2. Safety — Second only to overall utility, safety is crucial. With more people commuting long distances every day than ever before, the chances of being involved in an accident have never been higher. However, safety is more than just crash test ratings. It encompasses every aspect of a vehicle’s ability to function in an emergency situation. Stopping and handling are paramount, with accident avoidance being the most important part of the safety equation (aside from safe driving that is).
  3. Value — We need to know that we’re getting the best “bang for the buck” with any vehicle purchase.
  4. Looks and Comfort — We hate to say it, but we know that people judge you by the car you’re driving. A good looking vehicle gets respect. Comfort makes long commutes more enjoyable.
  5. Availability of features and options — Buying a truck can often come down to which vehicle you can get with the features you really want or need.

Comparing the F150 to the Tundra, we know the Tundra is superior in terms of power. In fact, the new Tundra is the most powerful half-ton on the road. The combination of a dual VVT DOHC 5.7L V8 and a six-speed transmission make the Tundra as fast as some sports cars, as well as giving it the ability to tow 2000lbs more than the F150 in a normal configuration. Tundra wins the most important category.

Safety is another area that we believe the Tundra outshines the F150. While the F150 has higher NHTSA crash test ratings, we believe Toyota’s superior accident avoidance abilities (better brakes, electronic vehicle stability control) make the Tundra the better choice.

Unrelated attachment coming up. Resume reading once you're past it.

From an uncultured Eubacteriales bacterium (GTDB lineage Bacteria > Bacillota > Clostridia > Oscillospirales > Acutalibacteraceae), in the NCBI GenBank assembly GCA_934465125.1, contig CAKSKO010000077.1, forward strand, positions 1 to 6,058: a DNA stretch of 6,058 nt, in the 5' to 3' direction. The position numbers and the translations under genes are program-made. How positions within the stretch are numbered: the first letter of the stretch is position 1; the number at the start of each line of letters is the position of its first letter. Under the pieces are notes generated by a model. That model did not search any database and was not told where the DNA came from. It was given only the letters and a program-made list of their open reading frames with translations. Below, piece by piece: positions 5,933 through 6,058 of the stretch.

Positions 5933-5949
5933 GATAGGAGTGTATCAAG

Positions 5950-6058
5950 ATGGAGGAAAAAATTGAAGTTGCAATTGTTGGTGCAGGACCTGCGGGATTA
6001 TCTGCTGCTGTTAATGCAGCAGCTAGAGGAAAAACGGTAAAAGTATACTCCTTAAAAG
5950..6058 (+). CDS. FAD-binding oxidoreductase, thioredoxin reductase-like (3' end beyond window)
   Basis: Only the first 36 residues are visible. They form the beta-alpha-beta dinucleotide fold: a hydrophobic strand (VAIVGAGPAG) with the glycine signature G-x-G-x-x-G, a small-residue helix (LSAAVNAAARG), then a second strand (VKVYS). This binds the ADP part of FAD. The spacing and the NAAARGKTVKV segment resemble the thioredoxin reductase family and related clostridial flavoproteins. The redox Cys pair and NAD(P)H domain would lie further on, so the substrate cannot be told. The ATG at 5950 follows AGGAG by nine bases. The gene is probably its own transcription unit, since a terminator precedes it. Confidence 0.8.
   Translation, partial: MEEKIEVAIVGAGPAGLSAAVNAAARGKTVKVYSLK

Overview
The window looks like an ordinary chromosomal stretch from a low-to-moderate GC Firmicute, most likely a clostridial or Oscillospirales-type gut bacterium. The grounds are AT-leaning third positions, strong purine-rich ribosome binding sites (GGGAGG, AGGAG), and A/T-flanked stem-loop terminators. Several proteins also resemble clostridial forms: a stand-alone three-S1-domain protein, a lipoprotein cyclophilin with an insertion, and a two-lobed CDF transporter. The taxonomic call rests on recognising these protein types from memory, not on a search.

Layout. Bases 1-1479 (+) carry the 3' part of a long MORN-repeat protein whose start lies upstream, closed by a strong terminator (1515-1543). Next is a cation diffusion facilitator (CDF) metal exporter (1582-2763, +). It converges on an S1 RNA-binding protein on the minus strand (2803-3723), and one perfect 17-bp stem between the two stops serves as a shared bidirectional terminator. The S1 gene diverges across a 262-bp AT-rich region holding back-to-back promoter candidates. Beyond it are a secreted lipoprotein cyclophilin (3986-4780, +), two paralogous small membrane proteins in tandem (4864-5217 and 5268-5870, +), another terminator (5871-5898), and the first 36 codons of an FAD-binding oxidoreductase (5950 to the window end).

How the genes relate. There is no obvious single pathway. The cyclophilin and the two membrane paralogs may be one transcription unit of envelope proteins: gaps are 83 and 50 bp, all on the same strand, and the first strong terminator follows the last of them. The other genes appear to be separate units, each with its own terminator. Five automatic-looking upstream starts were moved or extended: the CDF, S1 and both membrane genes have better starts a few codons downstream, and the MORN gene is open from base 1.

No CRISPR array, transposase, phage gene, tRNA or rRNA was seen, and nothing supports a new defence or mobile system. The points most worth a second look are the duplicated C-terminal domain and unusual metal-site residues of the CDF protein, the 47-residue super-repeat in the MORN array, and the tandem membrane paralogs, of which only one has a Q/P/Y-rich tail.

Value is an area that Toyota has a long history of being superior. Baring some incredible, unforeseen event, there is no reason to expect that the Toyota’s resale value won’t be higher than any one of its competitors for the immediate future. Furthermore, while we admit that previous reliability is no guarantee of future reliability, Toyota has proven time and again it knows how to build reliable vehicles. We feel very comfortable recommending the Toyota in terms of value. The Tundra’s up-front costs are higher, but you will probably pay less in repairs and your Tundra will probably be worth thousands more than a comparable F150 if you decide to trade it in or sell it down the road.

If you had to choose between a King Ranch or Harley Davidson F150 and a Tundra Limited on the basis of looks and comfort only, we have to say that the F150 is the cooler of the two. However, if you don’t want to spend $40k+ on your next truck and instead get a more basic model, than the two are pretty close. We like the styling of the Tundra better, but we’re well aware of our bias. On the other hand, if looks and comfort aren’t that important, than the choice is clear.

Features that we like about the F150: Cool interior packages, ability to get a custom-build, two-tone color choices, and the availability of a 6.5′ bed on a crew cab are all great. Features that we like about the Tundra: Back-up camera, front and rear sonar, slam-proof tailgate, TRD package, standard 18″ wheels, dual glove boxes, built-in file cabinet and laptop holder, and Bluetooth radio. The Tundra offers more features that we like standard, so we have to give it the advantage. But, if money were no object, you might see us sporting a super-charged F150 Harley Davidson SuperCrew in addition to our loaded Tundra Double Cab TRD (with a supercharger being added whenever they become available).

While we think it’s pretty clear that the Tundra wins this comparison, we want to give a shout-out to every F150 owner on the road. The F150 is a great truck — perhaps when we compare the Tundra to the new F150 due out in 2009, the results won’t be so clear cut.

If you want to learn more about the Toyota Tundra visit www.tundraheadquarters.com for more information.

Filed Under: Toyota Tundra Reviews and Comparisons


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  1. […] Up next in our Tundra v. F150 comparision — Part III: Ride, Handling, and Comfort. […]

    • Jason says: